samedi 9 août 2008

From the Sun to the Moon: Scented candles by Cire Trudon

Trust an out-of-towner to tell you about shops on your own turf. When my friend B. emailed me from London to ask about the prices of Cire Trudon scented candles, I went straight to their website and from there, to their boutique in Saint-Germain-des-Prés, quite intrigued by the combination of prestigious history and hip factor involved.

Cire Trudon is no less than the oldest candle manufacturer in France, founded in the mid-17th century. Its candles have lit – and still light – churches all over the country, including the église Saint Roch where the funeral services of actors and artists (most recently, Yves Saint Laurent) are traditionally held; Trudon furnished the French court since Louis the XIVth; today, it manufacture candles for prestigious houses such as Guerlain, Cartier, Dior, Hermès, and supply the Ritz; in a throw-back to their own, royal history, they also furnished the set of Sofia Coppola’s Marie-Antoinette.

To these impeccable credentials, the Blondeau family who has owned Trudon since 1989 has added hip credibility when Ramdane Touhami became co-owner of the brand.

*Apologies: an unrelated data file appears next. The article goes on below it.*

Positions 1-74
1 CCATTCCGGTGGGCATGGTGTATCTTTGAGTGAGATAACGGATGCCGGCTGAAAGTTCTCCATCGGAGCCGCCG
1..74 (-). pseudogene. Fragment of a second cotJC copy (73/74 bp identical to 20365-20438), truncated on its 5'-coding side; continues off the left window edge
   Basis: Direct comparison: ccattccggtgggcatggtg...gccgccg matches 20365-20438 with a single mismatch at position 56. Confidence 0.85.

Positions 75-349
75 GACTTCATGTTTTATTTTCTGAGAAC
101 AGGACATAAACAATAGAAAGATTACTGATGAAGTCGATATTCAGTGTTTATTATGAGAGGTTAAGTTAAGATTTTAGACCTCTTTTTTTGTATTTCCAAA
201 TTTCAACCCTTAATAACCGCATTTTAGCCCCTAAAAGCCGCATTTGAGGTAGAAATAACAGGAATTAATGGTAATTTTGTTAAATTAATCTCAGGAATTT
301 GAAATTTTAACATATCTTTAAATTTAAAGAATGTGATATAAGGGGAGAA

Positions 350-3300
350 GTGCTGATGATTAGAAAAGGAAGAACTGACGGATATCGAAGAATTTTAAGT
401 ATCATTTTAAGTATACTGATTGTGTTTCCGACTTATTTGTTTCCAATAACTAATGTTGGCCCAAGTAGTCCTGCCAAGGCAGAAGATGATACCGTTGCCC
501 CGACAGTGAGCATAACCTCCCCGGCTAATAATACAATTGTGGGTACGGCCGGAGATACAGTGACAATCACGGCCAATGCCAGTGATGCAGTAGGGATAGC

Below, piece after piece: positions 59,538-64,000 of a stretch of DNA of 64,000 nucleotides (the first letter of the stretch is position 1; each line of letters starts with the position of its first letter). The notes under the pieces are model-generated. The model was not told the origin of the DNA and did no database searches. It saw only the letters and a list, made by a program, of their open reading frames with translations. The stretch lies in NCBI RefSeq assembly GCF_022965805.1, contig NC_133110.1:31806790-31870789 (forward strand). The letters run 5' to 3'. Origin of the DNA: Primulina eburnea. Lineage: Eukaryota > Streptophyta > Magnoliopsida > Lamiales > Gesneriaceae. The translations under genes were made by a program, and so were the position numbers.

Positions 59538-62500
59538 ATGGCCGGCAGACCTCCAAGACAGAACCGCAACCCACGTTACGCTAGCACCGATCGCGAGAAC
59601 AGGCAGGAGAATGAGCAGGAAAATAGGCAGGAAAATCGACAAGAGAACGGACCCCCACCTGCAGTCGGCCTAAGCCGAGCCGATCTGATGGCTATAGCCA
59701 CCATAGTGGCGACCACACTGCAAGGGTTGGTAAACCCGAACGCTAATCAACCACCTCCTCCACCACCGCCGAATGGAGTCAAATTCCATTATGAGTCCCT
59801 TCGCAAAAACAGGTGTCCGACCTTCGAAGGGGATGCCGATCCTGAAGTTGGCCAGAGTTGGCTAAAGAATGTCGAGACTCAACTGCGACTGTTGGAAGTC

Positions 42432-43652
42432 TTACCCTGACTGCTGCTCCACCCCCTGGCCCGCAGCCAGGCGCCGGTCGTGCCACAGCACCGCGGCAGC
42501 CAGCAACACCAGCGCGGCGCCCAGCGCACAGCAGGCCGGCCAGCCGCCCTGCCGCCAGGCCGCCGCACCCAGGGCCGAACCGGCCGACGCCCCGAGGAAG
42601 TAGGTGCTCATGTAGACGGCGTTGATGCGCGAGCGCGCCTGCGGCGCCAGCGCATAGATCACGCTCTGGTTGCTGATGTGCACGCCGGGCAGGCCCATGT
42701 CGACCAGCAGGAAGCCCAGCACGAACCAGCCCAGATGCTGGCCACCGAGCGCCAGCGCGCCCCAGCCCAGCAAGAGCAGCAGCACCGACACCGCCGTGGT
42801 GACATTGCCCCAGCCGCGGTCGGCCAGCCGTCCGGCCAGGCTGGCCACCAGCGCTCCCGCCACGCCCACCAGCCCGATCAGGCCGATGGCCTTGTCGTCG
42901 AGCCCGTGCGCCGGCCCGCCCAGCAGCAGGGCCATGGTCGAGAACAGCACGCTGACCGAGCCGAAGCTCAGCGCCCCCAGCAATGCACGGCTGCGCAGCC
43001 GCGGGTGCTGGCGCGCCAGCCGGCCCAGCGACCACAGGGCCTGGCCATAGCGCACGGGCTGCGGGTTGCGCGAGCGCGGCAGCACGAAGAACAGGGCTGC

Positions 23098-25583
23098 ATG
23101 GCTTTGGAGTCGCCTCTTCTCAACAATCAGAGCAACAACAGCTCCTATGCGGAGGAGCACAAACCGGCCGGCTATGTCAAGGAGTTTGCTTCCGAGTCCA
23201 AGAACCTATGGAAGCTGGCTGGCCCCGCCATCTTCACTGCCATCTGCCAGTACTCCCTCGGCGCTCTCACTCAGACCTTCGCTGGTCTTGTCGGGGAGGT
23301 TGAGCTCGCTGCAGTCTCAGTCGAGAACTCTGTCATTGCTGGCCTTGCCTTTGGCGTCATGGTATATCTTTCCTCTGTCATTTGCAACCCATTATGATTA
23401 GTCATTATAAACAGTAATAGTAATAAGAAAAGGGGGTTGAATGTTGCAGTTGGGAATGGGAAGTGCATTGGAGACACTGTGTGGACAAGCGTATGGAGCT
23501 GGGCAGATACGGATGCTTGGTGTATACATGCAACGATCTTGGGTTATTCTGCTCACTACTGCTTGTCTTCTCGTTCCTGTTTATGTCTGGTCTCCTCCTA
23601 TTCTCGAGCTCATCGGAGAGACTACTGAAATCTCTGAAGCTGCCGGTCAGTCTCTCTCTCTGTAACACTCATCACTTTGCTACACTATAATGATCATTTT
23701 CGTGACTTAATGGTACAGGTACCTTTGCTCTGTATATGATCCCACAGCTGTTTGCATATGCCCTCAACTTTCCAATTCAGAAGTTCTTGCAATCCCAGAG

DJ/entrepreneur/fashion designer Touhami’s bio is an impressive and eclectic line-up of accomplishments: in 1998 he opened the concept store L’Épicerie as a trashier, hipper version of Colette; his Parfumerie Générale was the first multi-brand niche cosmetics shop in Paris; his Bureau Politique store sold his own brand of menswear, Résistance RT; he opened a chain of luxury shops in Japan.

Stepping into Cire Trudon boutique on the rue de Seine, with its 18th century shabby chic décor, you wouldn’t think it had been redesigned by the intensely edgy Touhami. The 10-candle line he conceived is similarly inspired by the house’s prestigious history, from the Sun King to emperor Napoleon…